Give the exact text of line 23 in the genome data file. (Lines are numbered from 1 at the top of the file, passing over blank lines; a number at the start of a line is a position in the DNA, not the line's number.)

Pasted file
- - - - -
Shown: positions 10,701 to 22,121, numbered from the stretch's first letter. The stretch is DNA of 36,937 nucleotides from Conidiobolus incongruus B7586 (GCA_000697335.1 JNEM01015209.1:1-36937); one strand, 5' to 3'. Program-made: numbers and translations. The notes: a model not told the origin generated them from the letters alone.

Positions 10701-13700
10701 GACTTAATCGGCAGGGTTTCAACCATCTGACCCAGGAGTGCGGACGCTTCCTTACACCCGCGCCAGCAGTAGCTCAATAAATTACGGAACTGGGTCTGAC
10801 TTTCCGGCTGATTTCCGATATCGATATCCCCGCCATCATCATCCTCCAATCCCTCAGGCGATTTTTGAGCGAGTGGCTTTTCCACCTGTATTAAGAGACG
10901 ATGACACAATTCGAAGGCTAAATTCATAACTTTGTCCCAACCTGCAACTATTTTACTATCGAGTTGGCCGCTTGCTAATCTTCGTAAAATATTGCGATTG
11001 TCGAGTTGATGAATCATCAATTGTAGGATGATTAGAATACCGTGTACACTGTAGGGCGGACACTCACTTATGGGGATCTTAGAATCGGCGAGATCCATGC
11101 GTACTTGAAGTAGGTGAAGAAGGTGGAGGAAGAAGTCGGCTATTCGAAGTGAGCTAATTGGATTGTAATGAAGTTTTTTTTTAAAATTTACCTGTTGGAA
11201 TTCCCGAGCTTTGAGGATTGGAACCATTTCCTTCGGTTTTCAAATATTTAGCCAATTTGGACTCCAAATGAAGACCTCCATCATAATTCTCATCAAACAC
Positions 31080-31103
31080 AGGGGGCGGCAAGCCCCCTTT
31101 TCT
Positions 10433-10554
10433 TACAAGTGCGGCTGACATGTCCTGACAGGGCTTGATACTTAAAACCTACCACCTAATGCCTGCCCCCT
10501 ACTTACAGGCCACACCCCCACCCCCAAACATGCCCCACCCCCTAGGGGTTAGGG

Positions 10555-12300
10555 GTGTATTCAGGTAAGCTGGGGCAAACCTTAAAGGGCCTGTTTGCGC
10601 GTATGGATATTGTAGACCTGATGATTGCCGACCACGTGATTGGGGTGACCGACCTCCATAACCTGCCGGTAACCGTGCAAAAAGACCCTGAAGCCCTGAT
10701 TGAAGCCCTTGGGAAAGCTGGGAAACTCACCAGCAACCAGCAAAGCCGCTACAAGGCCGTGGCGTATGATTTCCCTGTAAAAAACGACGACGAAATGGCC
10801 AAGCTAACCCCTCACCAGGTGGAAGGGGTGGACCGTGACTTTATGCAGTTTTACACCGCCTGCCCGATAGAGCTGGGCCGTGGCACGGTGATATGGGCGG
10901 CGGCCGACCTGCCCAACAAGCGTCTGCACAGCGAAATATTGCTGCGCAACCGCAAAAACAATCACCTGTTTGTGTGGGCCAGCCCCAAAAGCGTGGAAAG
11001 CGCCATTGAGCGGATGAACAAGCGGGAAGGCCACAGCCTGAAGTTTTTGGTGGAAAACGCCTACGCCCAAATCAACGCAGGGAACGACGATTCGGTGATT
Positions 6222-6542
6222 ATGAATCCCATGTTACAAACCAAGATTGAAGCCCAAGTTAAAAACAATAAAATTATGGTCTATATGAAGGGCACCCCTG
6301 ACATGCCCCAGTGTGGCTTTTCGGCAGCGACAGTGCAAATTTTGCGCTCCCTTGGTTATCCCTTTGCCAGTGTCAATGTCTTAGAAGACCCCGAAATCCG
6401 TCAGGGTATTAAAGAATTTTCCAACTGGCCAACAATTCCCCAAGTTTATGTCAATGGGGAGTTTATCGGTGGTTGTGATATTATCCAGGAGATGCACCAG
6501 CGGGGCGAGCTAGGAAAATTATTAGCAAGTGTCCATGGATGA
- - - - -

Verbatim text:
6222 ATGAATCCCATGTTACAAACCAAGATTGAAGCCCAAGTTAAAAACAATAAAATTATGGTCTATATGAAGGGCACCCCTG